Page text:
NZ 3Q inflation higher than expected but driven by one-offs
By Rebecca Howard
Oct. 16 (BusinessDesk) - Higher-than-expected third-quarter inflation is unlikely to take rate cuts off the table as it was largely driven by higher petrol prices, something the Reserve Bank has said it will look through.
The consumers price index rose 0.9 percent in the three months ended Sept. 30 while annual inflation was 1.9 percent, Statistics New Zealand said.
Economists had been expecting the consumers price index would increase 0.7 percent in the three months ended Sept. 30, for an annual increase of 1.7 percent, according to the median in a poll of 14 economists surveyed by Bloomberg.
The Reserve Bank had tipped a quarterly rise of 0.4 percent and an annual increase of 1.4 percent.
The New Zealand dollar jumped almost half a US cent and was recently at 65.90 US cents
The central bank is mandated with keeping annual inflation between 1-and-3 percent over the medium term, focusing on the mid-point. Stubbornly weak inflation has kept interest rates on hold at a record low 1.75 percent and in September governor Adrian Orr reiterated the next move could be down if the economy fails to fire.
He also noted the impact higher fuel prices would have on near-term inflation, but said the central bank would "look through this volatility as appropriate." It still expects consumer price inflation to "gradually rise" to the 2 percent annual target.
Petrol prices rose 5.5 percent in the September quarter and were up 19 percent on the year, the highest annual increase since June 2011.
Stats NZ said that “multiple factors” contributed to the rise including the weaker New Zealand dollar, a lift in crude oil prices and a regional fuel tax introduced in Auckland, where petrol prices increased 8.8 percent over the quarter.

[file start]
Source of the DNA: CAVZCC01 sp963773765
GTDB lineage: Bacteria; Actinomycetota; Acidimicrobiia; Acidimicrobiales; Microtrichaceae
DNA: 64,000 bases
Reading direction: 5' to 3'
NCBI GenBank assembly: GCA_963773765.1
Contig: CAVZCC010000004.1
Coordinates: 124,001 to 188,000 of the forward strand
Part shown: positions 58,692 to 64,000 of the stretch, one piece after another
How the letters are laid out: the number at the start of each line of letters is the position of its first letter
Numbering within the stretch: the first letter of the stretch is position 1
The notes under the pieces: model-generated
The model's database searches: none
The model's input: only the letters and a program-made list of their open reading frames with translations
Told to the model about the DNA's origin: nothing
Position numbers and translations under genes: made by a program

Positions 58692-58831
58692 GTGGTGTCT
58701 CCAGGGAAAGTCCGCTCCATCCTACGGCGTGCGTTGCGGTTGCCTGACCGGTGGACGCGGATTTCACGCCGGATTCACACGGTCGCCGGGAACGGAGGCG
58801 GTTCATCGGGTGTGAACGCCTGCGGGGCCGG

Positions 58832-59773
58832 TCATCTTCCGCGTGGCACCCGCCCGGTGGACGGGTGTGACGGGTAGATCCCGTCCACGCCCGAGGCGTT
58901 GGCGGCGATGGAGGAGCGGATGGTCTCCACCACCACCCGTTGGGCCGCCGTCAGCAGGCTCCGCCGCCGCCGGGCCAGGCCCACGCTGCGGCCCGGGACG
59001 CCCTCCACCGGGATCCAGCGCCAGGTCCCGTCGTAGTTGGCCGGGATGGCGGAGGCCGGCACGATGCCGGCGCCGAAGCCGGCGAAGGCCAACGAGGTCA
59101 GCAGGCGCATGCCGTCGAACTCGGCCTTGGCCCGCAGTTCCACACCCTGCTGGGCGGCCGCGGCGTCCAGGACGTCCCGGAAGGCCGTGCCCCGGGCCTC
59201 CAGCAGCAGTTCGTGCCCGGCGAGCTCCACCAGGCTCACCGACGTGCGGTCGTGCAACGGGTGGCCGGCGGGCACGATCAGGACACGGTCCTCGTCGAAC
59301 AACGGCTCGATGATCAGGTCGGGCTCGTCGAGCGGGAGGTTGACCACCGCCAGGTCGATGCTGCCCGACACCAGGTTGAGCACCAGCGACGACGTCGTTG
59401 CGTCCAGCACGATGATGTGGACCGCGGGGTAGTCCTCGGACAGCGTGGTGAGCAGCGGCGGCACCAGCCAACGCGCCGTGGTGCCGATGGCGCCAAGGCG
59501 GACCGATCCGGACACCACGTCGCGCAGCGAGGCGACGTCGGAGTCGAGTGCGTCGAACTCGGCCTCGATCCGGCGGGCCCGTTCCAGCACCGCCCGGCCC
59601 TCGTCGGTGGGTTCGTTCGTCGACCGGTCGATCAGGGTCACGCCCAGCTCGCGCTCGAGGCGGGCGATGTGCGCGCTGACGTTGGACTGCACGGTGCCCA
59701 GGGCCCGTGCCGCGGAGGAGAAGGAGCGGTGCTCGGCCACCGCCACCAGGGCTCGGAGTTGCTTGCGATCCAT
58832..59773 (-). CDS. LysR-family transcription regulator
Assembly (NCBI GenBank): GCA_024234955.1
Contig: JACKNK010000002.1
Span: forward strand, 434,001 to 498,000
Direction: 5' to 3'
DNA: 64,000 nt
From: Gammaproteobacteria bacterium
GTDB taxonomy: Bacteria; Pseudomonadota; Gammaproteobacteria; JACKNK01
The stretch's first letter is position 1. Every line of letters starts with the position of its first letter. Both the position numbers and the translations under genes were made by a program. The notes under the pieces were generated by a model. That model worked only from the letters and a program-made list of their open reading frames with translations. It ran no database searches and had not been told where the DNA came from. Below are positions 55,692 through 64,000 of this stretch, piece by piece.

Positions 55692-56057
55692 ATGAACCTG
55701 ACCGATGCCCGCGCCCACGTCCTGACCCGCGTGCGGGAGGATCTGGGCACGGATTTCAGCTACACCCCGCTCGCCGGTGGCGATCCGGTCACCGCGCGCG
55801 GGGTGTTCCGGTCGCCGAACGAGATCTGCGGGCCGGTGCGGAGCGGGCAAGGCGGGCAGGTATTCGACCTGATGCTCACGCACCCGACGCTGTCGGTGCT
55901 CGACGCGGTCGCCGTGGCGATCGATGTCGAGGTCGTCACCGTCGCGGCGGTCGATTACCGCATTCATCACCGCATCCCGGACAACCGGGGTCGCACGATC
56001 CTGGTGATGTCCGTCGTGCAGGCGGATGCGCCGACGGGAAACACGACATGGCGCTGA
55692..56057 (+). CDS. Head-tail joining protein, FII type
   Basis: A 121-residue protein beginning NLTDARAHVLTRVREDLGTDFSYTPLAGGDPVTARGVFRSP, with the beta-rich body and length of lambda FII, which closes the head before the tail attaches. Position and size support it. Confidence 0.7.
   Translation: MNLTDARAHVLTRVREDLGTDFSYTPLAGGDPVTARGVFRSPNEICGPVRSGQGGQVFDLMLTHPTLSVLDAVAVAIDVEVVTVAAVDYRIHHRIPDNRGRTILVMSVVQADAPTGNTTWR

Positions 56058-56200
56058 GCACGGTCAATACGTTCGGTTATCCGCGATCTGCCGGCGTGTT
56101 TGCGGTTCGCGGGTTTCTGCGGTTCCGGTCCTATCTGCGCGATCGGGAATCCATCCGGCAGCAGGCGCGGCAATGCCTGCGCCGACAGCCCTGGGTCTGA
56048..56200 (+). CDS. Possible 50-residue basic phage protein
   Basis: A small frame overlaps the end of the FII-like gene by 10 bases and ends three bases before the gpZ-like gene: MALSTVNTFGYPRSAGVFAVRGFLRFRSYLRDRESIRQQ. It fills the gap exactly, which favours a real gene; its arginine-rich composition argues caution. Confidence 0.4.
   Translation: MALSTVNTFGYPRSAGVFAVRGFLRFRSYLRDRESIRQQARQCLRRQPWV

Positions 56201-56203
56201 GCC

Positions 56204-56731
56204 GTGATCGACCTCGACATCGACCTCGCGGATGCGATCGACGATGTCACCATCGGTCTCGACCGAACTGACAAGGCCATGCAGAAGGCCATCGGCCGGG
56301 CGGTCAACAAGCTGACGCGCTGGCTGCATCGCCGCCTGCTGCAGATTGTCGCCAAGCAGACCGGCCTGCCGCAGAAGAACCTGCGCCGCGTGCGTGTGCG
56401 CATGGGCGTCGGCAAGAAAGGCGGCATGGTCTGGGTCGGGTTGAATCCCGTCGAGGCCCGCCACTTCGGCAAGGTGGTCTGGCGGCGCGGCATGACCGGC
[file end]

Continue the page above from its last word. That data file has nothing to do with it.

If petrol is stripped out, the increase was 0.7 percent for the September quarter and 1.2 percent for the September year.
“While petrol only makes up about 4 percent of the CPI, it can have a large impact on overall inflation,” prices senior manager Paul Pascoe said.
Inflation was also boosted by higher housing-related costs. Housing and household utilities lifted 1.1 percent versus the June quarter and 3.1 percent on the year. Local authority rates and payments were up 5.1 percent on the quarter and on the year.
While local authority rates increase in the September quarter each year “the rise this year is higher than the 4.2 percent average increase we have seen over the last five years,” Pascoe said.
Insurance premiums also rose with dwelling insurance up 4.4 percent on the quarter and 16 percent on the year. Contents insurance was up 1.1. percent on the quarter and 4.3 percent on the year.
Rentals for housing rose 0.4 percent in the quarter and were 2.3 percent higher for the year. Household energy prices, which includes electricity, gas and solid fuels, eased 0.1 percent on the quarter and were up 2.4 percent on the year.
Prices for the purchase of newly-built homes lifted 1.3 percent on the quarter and were up 4.1 percent on the year.
Food prices, meanwhile, lifted 0.6 percent in the quarter and 0.2 percent on the year.
The tradables CPI, which includes goods and services that compete with international rivals, rose 0.9 percent in the quarter and was up 0.8 percent on the year. Non-tradables inflation, which focuses on domestic goods and services, rose a quarterly 0.8 percent for a 2.6 percent annual increase.